KCI The Anti_Meth Site

Home  |  Meth Topics  |  Letters & Stories  |  Message Board  |  Slang Names  |  Anti-Meth Sites  |  Cleaning up Labs  |  Physical Damage  |   Resources for Teachers  |  Research Articles  |  Recommend Reading  |  SEARCH




My best understanding of addiction


Spase
monkey

My best understanding of addiction
This is a post I wrote and saved because so many people told me it helped them understand their loved one's behavior. I dunno, it just seemed like a good time to repost it since I was reading some things about this here recently.

Also.. It explains some things that a lot of addicts can learn from too I think when it comes to understanding why we can *never* use again.

Addiction:

Addiction is a tricky thing. The reason its so hard to pin down is this, you never *have* to use. Doing dope is always a choice. We always want to think that at some point its no longer a choice and thats when you're an addict.

When you first start using you don't use it because you need it, you use it because you like it. Well why do you like it? Because of the chemical effect it has on your brain. Most people will insist at least for a while that they don't have a problem, they can quit using whenever they want. The reason its tough for them to recognize their addiction is because what they say is true. With meth it isn't about what you can or cannot do, its about what you will or will not do. Addiction rewires your priorities so that you don't *want* to quit. The option is always there.

What addiction is in my opinion is your brain being conditioned to want the drug. You will never NEED the drug. That is where so much confusion lies. Really the comedown from meth is not nearly as nasty as from heroin. I've heard people argue this point but I've watched friend come down from heroin in agony for days, unable to sleep and feeling like their body is tearing itself apart. In a way that makes it harder to quit using meth though. With something like heroin its easy to tell when you're addicted. With meth all you can think is that you dont feel addicted, you feel fine... Even as meth begins to tear your life down piece by piece you think that it isn't meth thats the problem, meth is your choice, because it is.

Meth doesn't make you feel like you're dying when you don't have it, instead it slowly trains your brain into being more and more focused on meth as the most important thing in life. In my opinion that's one reason the relapse rate is so high. Its hard to convince yourself you cant control an addiction when you look back and cant understand why you didn't just choose to only use occasionally. I mean, its like, you try to examine what you did and the answer seems simple, just use less this time, right? Wrong. Meth always will insinuate itself into your thinking until it becomes the top priority. Meth is like the blind spot in your eye that you cant see is there. As addicts we look back at the time we were using and we see that meth doesn't look so destructive. It was our choices that destroyed us, next time will be different. The reason for this is that meth changes our priorities in such a way that we make the choices that destroy us so we can never catch meth red handed, obviously at fault for our downfall.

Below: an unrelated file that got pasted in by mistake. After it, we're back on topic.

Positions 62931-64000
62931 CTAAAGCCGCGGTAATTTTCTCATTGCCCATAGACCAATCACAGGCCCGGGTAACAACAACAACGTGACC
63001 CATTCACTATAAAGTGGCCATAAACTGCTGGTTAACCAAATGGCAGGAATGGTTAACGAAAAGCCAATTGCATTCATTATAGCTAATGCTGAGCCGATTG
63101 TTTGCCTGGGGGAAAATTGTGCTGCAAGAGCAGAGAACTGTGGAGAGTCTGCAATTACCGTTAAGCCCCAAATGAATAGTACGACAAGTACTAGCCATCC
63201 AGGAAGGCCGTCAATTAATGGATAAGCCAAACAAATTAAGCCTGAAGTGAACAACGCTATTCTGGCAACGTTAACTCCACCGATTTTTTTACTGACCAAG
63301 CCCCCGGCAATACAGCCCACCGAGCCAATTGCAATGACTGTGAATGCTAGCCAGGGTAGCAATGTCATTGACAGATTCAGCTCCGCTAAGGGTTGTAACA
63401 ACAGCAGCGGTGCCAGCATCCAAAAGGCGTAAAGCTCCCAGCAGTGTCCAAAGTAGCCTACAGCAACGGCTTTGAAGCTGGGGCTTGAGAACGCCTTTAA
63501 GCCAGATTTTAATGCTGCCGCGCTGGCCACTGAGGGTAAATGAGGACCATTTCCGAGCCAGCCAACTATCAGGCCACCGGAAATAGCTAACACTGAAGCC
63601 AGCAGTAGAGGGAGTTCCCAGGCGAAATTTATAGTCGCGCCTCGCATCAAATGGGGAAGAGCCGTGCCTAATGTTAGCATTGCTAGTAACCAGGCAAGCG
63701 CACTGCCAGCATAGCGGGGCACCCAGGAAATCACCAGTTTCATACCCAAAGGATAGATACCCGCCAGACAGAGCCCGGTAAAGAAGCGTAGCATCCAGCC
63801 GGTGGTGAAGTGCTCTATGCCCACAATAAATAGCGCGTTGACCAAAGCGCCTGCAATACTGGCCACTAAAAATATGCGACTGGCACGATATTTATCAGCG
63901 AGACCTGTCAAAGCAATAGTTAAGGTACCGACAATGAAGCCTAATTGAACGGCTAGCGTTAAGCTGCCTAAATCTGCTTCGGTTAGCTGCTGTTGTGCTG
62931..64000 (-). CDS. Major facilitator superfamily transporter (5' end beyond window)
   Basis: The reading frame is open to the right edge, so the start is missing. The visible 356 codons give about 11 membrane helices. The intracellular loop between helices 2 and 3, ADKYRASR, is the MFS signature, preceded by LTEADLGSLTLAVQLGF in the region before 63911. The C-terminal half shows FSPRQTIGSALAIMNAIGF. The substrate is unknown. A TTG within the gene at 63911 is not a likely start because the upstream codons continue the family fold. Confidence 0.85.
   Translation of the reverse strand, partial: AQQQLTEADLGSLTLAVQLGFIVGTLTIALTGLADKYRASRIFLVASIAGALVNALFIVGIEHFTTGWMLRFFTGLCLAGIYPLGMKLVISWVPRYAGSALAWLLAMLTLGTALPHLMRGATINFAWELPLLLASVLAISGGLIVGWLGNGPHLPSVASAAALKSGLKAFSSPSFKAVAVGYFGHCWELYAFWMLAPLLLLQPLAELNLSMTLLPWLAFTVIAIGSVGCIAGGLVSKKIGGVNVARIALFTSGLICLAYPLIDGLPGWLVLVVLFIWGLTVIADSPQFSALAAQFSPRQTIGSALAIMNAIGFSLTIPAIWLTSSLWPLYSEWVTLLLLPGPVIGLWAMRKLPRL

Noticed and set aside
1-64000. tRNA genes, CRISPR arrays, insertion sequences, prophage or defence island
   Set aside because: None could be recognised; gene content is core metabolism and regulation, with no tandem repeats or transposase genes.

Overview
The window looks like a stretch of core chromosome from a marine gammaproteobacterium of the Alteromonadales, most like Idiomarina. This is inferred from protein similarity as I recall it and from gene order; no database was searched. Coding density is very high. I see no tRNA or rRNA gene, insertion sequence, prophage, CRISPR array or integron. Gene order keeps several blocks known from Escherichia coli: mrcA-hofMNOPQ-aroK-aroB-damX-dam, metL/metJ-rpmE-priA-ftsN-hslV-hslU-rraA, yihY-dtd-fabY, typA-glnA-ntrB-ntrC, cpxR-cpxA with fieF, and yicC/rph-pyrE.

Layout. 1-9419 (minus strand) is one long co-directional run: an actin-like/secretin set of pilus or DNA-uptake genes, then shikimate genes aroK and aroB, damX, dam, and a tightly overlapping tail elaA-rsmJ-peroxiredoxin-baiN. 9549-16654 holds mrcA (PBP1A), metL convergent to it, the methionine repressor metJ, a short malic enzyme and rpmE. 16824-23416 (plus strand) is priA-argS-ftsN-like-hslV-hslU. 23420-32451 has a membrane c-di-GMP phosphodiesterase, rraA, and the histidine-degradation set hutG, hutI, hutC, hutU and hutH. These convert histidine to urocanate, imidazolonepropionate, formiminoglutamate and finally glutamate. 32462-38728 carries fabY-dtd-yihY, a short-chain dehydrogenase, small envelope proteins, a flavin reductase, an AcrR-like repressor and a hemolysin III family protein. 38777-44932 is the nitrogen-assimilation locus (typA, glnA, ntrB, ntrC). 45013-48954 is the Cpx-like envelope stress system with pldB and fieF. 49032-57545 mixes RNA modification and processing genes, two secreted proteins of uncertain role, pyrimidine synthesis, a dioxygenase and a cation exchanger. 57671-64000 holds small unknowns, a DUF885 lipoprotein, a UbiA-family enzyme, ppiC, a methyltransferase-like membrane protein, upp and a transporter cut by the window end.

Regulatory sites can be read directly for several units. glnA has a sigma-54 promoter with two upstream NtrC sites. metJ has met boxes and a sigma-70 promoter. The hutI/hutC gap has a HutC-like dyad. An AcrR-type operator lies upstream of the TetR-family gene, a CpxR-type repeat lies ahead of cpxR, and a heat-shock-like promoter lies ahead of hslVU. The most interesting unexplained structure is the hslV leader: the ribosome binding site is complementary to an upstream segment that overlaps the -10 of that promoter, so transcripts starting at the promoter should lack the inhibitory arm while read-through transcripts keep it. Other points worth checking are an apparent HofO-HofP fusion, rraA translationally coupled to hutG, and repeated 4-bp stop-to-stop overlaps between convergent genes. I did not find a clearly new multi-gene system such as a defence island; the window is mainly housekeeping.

Inevitably addicts will shun friends, family and others who are important to them in favor of meth. To them this seems normal at the time because meth has made itself number one. They don't feel like they cant go without it... rather they feel like using is just the best idea.... always. It isnt that they don't like those people anymore, it's that they like the way meth makes them feel more than they like the way those relationships make them feel.

Why is it so hard to quit?

Why do addicts keep going back to situations that have been so destructive for them in the past? They go back to these situations because the meth made even their destruction feel so much better than even being with family, being loved, and being helped. It's hard to understand for someone who has never used meth but its simple really. Meth makes you feel like everything is good, nothing is sad, and everything is ok. You can loose your house but it will still feel okay as long as your brain has enough meth in it. Because of this when you first try and quit suddenly you're facing all the pain you've created while using. Once you lose your house, your job, your friends then using becomes the only way to feel happy. After all, when you stop using you have to face the wreckage your addiction has left in it's wake. You've let your entire life collapse to feed your addiction to meth and now, suddenly sober, you've lost all that for nothing because meth is gone.
That is the point so many addicts reach when they get out of jail, or decide to get clean. Their family watches in horror as the addict instead of getting a job, living in a clean house away from all those terrible things goes running back toward their own undoing. The family sees meth as only a destroyer but the addict sees it as their only savior. The only way to make life ok again.